online book
Colonel Allensworth
Five Views: An Ethnic Historic Site Survey for California



A.M.E. Church
Noted Individuals

Historic Sites
Selected References


A History of Black Americans in California:

Gabriel Moore Ranch
Centerville, Fresno County

A Black man, Gabriel Moore, believed to be one of the first settlers to take water out of the Kings River for irrigation, arrived in Centerville, Fresno County, in 1853. Centerville was then a prosperous settlement and remained so until the advent of the railroad in the Central Valley. A native of Alabama, Moore came to the upper Kings River with the Akers Wagon Train. Within four years of his arrival, Moore, who appears on the 1857 tax rolls, had become a rancher of importance in the Kings River area.

His 40-to-5O-acre ranch was located along the Kings River bottom, a long narrow agricultural belt that came under cultivation during the last half of the nineteenth century. Like other prosperous ranchers, Moore had cattle. White southern neighbors drove herd for him, although he also hired Black men. Two Black laborers, Frank Hinds and John Wiley, were listed in the 1880 census as Moore's boarders.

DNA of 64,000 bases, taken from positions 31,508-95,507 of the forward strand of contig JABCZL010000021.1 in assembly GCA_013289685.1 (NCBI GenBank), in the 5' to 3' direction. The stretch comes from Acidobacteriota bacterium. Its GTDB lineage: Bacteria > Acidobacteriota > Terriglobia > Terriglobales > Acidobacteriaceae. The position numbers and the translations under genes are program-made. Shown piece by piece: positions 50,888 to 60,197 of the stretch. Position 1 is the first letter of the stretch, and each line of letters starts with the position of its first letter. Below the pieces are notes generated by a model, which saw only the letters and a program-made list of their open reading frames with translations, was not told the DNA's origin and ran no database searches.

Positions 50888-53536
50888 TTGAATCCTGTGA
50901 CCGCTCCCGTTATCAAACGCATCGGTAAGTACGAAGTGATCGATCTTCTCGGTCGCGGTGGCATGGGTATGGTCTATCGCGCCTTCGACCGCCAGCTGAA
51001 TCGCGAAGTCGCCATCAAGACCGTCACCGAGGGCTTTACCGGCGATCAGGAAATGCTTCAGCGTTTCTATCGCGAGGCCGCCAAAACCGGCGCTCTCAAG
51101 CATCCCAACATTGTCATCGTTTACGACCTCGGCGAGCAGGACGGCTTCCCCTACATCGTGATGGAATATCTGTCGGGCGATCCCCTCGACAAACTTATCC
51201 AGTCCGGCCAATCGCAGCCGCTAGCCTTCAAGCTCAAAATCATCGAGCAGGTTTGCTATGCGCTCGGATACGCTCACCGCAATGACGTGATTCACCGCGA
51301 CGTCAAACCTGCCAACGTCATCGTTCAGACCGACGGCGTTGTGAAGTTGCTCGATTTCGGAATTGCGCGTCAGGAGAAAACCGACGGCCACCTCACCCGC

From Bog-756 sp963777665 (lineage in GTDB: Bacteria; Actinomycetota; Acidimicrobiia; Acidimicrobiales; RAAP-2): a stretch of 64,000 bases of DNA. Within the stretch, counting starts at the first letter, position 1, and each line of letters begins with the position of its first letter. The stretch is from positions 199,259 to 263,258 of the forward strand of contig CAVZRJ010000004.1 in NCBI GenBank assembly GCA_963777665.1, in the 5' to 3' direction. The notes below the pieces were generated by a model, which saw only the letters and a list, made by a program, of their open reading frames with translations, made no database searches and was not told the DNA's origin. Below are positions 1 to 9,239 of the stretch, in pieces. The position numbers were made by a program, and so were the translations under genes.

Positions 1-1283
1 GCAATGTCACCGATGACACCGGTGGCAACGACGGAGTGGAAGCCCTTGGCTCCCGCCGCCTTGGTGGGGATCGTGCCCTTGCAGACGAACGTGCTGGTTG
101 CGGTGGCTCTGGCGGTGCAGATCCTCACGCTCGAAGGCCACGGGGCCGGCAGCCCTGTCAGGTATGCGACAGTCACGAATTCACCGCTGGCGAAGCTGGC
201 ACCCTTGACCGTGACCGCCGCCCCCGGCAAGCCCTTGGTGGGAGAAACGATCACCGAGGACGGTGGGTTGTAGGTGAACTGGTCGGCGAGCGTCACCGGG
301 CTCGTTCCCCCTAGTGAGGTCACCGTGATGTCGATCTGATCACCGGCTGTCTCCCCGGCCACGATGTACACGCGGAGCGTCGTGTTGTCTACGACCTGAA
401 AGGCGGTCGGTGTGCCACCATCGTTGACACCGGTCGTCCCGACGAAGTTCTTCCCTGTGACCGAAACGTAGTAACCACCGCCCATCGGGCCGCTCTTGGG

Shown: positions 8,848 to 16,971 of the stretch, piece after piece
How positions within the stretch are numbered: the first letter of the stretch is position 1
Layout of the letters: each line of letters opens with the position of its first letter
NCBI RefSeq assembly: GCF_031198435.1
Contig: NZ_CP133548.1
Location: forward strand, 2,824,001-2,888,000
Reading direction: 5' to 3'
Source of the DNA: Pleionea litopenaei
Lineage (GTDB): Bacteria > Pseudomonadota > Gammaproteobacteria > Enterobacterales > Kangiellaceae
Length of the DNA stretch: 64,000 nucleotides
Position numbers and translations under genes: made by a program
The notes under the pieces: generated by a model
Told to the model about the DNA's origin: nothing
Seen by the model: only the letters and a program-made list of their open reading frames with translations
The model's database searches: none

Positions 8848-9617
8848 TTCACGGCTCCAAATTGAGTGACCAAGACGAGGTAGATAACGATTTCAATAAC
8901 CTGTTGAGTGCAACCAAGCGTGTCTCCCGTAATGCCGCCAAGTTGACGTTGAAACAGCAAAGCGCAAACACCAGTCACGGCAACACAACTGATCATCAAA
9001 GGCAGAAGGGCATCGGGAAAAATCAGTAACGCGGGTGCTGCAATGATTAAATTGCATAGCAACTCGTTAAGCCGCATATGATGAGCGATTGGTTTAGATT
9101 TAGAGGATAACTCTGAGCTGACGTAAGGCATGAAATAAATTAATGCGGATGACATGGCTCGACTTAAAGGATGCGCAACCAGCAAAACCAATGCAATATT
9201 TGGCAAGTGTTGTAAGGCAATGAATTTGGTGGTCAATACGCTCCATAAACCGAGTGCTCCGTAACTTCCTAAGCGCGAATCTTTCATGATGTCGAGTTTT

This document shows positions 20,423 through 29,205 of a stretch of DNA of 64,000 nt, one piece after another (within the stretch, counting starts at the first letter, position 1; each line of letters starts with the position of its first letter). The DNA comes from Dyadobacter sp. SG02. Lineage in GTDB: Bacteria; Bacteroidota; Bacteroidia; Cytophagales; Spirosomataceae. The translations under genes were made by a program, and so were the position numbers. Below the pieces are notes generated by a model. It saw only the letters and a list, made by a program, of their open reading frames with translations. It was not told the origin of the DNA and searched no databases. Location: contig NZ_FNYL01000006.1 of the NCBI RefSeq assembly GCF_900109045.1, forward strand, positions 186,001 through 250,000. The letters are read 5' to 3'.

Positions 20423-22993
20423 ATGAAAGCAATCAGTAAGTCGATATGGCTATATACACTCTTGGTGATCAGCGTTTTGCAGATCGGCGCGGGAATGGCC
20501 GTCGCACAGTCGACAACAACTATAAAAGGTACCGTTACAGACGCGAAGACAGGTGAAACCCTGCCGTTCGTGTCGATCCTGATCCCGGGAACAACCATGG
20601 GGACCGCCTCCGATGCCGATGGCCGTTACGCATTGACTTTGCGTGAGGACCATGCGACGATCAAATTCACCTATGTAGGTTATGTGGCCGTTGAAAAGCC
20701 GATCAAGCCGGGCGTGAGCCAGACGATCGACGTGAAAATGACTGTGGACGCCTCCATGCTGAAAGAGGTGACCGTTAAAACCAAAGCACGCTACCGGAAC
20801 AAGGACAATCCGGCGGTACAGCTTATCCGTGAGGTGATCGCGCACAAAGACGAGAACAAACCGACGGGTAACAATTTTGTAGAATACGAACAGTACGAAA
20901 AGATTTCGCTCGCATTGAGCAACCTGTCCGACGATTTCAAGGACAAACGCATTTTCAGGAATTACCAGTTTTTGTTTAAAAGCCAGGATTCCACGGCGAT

Moore's ownership of property and his status as a registered voter suggest that a Black man enjoyed full citizenship in Fresno County during the latter half of the nineteenth century, with equal access to the valley's resources. On the contrary, however, statements made by the County Court in the disposition of an estate belonging to one of Moore's neighbors is clear evidence of the discrimination that permeated the valley. John Baker, a Black man, died in 1879, leaving five orphaned children; the eldest was 16 years of age. Rather than holding the estate for the heir, the probate judge liquidated Baker's property, stating as his reasons: "it appearing to the satisfaction of this court that the said property in its present condition is of no available use to the said family under their present circumstances, they being of inferior race of mixed blood."

Moore's name also disappeared from the county property maps within 11 years after his death, even though he was survived by a wife, a son, and five adopted children.

This area has since been subdivided.

NEXT> Hairdressing and Shaving Saloon

online book Top

Last Modified: Wed, Nov 17 2004 10:00:00 pm PDT

ParkNet Home